Albany- Dougherty County Schools don't have a choice. Every day 153 buses make sure 11 thousand riders have a way to and from school, but at what price.
"This time this year compared to last year, we're paying about 72 cents more a gallon for diesel and gasoline, but the buses are diesel," said Dr. Sally Whatley, Superintendent Dougherty County Schools.
That adds up, and it's pushing the transportation budget toward empty.
"It could put us in excess of 150 thousand dollars over budget," said Whatley.
Administrators say, it's not an issue they can control. They'll just handle it as best they can.
"It is frustrating and it's one of those things that is hard to know how to budget, but obviously it's increased our budget beyond what we were anticipating," said Whatley.
The district does have a contract similar to the cities and they pay $1.84 and $1.96 for diesel and gasoline.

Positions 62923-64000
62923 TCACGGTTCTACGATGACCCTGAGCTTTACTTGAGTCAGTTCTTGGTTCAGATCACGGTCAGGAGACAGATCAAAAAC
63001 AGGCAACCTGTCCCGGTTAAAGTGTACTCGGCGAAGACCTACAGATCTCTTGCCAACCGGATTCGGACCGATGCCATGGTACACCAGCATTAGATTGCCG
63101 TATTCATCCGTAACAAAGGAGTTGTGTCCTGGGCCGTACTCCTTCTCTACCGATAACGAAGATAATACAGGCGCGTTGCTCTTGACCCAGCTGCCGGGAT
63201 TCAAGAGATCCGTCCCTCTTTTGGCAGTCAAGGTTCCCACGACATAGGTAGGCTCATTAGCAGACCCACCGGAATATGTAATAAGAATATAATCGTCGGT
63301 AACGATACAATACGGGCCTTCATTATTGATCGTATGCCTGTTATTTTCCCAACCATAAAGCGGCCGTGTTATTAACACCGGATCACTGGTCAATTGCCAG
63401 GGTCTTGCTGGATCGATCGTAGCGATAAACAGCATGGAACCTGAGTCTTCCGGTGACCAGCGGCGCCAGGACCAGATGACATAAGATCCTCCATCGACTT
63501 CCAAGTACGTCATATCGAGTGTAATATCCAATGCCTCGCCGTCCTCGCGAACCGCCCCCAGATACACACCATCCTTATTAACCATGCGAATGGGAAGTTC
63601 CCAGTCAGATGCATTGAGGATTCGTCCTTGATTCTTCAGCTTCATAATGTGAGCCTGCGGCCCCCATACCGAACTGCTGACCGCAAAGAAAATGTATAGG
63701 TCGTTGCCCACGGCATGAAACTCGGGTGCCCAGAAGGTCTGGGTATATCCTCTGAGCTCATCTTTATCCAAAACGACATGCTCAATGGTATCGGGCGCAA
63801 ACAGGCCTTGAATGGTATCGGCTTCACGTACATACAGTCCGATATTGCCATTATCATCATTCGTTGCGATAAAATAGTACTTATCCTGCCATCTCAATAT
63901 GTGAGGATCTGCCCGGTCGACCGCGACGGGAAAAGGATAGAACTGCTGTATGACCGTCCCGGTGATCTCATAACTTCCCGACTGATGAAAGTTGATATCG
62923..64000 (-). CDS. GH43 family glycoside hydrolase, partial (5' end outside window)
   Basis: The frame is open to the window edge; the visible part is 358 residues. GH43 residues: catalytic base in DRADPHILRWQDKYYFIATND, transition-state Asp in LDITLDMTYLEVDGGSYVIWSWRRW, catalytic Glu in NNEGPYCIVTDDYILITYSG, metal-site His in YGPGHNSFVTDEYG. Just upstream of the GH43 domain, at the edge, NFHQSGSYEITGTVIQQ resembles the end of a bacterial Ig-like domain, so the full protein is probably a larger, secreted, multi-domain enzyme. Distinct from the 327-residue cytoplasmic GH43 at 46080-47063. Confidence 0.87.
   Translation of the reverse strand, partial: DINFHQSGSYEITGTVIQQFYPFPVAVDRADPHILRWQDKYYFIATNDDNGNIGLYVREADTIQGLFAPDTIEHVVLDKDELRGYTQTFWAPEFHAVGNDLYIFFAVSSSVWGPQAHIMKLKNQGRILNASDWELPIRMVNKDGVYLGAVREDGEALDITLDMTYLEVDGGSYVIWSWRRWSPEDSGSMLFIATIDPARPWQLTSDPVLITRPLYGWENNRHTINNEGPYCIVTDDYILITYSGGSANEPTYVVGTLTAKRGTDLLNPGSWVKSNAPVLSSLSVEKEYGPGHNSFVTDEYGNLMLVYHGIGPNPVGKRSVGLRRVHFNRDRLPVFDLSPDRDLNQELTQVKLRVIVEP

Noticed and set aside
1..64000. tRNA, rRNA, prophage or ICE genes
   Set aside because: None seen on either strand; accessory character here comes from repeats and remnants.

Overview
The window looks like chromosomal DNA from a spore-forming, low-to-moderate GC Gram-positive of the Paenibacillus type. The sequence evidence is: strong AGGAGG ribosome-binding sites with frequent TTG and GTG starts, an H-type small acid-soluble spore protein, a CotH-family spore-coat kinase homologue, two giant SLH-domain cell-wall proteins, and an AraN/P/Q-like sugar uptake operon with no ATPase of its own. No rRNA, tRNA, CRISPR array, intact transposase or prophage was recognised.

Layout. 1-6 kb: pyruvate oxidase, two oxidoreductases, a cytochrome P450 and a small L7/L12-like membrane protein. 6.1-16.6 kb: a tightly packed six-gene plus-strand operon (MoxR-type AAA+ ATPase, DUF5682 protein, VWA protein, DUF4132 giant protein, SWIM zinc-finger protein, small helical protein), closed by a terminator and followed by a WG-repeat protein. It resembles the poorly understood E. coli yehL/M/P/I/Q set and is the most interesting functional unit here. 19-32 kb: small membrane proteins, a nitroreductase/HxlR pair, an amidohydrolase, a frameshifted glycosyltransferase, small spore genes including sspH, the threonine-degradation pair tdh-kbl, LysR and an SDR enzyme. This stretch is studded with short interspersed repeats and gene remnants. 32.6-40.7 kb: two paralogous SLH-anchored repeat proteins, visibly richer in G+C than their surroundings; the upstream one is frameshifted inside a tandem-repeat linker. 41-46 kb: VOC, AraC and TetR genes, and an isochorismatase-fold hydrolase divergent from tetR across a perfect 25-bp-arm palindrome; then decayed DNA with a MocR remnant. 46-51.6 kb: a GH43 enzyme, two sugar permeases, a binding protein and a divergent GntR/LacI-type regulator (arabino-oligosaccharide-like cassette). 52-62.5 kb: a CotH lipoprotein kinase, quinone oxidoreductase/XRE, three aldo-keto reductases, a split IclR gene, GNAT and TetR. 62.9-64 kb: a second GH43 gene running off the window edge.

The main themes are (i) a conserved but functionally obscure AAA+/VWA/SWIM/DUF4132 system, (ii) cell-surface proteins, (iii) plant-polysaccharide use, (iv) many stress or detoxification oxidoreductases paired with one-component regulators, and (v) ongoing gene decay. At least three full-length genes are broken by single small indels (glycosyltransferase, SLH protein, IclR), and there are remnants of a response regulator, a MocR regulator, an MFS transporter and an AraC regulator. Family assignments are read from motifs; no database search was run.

"You always anticipate fluctuation in prices but we couldn't have expected paying 72 cents more," said Whatley.
It's something they're seriously thinking about when it comes to planning for next school year.
"We will budget for next year looking at the prices now which are excessive for us, but we've got to get our children to school," said Whatley.
The good and bad news is, while it will affect the district's operating expenses it won't be at the cost of the students education.
"That's the main thing that we do, provide quality education for our children and so that's always going to be the top priority," said Whatley.
Eleven thousand of the district's 17 thousand students use buses to get to and from Dougherty Counties schools.